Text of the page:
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Tuesday, October 20, 2009

Halloween Hoardefest Poll: Which "Thing" Do You Prefer?

Since having corrective eye surgery this past Friday, I've only had the chance to watch one horror flick straight through, the 1951 sci-fi spookfest The Thing From Another World. As my copy of John Carpenter's 1982 redux is finally out of its shrink wrap (yes, I'm a busy boy...), I anticipate getting to that likewise classic before Halloween arrives.

I love both films on different levels; the original for its suspense, stylishness, fabulous sets and gentle humor. Carpenter's remake is obviously heralded as one of the genre's showcases of gore, yet I'm drawn to its icy hellscape as much as the blood and guts.

I recall reading about someone having a heart attack in the middle of Carpenter's Thing, while others simply walked out in revulsion. I was age 12 when I saw Carpenter's on cable t.v. and Howard Hawks' masterpiece many times over from ages 8 on through courtesy of our local Ghost Host Theater. If you're 35 and above, don't you just miss those weekend horror romps every Saturday night? Life just isn't the same these days...

Which leads me to posit Carpenter's version as one of the very few redos deserving the rare honor of being worthy of the original, unlike most of the remake tidal wave insulting our intelligence these days. Many who ventured into the theaters in 1982 disagreed, but horror history has been kind to Carpenter, much as it now embraces Stanley Kubrick's version of The Shining as an iconic fright film of its time. Consider the fact Kubrick's Stephen King adaptation was vilified by the author himself as well as critics lambasting it as a colossal bore.

Personally, I've always loved both films for their atmospherics above their inherent violence. All the twisty, sinewy red stuff of the 1982 Thing may be eye candy if you're a horror freak, but can you not grant how impactful James Arness (later to go on as the immortal Marshall Dillon of Gunsmoke) is in The Thing From Another World, particularly when he's standing on the other side of the door and lunging forward within seconds?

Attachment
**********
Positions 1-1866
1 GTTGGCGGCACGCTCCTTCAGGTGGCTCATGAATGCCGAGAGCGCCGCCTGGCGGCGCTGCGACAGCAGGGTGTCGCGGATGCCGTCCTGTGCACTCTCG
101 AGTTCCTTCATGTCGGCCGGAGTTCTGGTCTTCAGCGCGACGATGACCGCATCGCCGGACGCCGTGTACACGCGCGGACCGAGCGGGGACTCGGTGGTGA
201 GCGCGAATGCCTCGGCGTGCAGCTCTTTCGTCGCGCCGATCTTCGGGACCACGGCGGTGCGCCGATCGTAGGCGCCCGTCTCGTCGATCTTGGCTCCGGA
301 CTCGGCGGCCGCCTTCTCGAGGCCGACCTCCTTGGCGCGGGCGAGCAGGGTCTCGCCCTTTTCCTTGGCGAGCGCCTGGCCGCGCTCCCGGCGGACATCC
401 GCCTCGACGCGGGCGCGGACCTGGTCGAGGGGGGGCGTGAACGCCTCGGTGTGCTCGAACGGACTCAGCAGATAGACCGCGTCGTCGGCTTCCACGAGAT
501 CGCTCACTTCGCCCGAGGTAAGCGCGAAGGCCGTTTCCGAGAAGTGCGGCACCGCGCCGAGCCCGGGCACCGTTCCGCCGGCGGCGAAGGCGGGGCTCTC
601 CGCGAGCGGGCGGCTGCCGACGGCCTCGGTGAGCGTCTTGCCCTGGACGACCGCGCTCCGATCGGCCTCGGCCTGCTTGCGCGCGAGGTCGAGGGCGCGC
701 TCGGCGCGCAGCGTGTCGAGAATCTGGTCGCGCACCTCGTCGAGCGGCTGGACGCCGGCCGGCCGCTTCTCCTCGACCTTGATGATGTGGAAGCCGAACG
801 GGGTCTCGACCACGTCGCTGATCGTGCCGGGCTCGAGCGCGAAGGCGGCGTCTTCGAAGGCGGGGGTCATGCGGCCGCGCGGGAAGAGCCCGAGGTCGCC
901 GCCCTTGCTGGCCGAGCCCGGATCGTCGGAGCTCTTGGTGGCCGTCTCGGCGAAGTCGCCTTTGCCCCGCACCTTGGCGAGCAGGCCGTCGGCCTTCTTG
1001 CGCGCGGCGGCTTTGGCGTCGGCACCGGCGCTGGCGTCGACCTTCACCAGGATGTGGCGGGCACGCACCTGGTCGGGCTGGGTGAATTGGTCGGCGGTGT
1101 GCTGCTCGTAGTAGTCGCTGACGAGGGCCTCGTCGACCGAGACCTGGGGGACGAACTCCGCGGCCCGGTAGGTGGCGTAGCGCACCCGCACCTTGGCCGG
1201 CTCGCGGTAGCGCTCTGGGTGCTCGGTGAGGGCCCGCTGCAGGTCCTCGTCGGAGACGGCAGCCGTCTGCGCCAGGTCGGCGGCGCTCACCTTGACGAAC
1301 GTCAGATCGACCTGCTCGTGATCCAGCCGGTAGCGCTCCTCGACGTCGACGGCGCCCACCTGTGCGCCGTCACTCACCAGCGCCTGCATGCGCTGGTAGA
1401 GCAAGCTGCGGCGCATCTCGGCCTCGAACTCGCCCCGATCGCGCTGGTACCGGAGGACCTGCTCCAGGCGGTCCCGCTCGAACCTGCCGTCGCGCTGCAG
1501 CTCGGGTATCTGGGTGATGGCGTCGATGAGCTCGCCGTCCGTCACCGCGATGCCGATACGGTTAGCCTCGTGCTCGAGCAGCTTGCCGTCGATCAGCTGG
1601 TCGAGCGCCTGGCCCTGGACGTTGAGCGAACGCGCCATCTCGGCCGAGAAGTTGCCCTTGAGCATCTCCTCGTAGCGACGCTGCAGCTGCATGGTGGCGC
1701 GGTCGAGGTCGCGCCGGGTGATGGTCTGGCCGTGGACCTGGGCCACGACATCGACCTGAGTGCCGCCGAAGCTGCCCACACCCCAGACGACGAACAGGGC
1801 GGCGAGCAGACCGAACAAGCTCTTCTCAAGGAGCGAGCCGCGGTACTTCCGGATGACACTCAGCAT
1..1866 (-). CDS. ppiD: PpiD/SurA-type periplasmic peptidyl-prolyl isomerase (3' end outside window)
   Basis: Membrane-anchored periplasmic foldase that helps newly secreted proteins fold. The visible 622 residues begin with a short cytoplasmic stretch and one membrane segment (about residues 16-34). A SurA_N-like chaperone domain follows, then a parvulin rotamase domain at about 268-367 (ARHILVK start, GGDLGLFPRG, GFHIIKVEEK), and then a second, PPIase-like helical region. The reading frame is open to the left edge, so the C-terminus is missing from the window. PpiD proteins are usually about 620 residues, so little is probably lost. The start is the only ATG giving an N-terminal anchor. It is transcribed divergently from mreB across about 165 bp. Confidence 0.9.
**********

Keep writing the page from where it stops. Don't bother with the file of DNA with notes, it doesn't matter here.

Today's audiences might yawn due to its predictability by modern gauges, however, there's no denying Arness as The Thing is just as cleverly monstrous as a torn-up Siberian husky housing a tentacled badass inside.

That being said, readers, which Thing do you prefer, the 1951 version or 1982?


Metal Mark said...

I think the two are so different that I wouldn't call Carpenter's version a re-make or re-do. Even though we figured Carpenter liked the film because he had Lindsey and Tommy watching it in Halloween. The small basic idea of an outpost finding an alien craft is at the heart of both, but from there on out the two films are way different. The fifties version is good and does a fine job of creating tension through acting and a simple situation however I wouldn't say it's in the top five horror/sc-fi movies of it's decade. Maybe more like in the top fifteen. Carpenter's version is very strong. I would put it in my top five horror films of it's decade so yes it's a better film. The acting is better, the sets and locations work wonders too.

Ray Van Horn, Jr. said...

I love them both on an equilbrium...I prefer the original only a hair for introducing the concept and doing wonders with the tech of its time, albeit Carpenter's is one of the best horror films of the doubt Carpenter's da-daaaaaa opening score is creepy and infectious

Metal Mark said...

I remember channel 20 showing the 50's version a lot during Saturday afternoons in the late 70's/early 80's. They would often show two monster movies back to back. I think the first time I saw the Thing it was the first film and I was real into it. Then the second feature was the Giant Claw which is one of the cheapest films of the 50's.

Ray Van Horn, Jr. said...

lol, yeah, the Giant Claw is crap, but by 50s standards excusable fun...I saw the original Thing many times on Ghost Host

Crescent Shield said...

I love both for sure but Carpenter's version captures the spirit of the original story better. Definitely two great classics!!!

dschalek said...

The Carpenter film is one of my all-time favorites. I highly recommend Campbell's original short story, "Who Goes There?", that is the basis for the film.

Another recommended literary precursor to the film, and to "Alien" as well, is A.E. Van Vogt's "The Voyage Of The Space Beagle".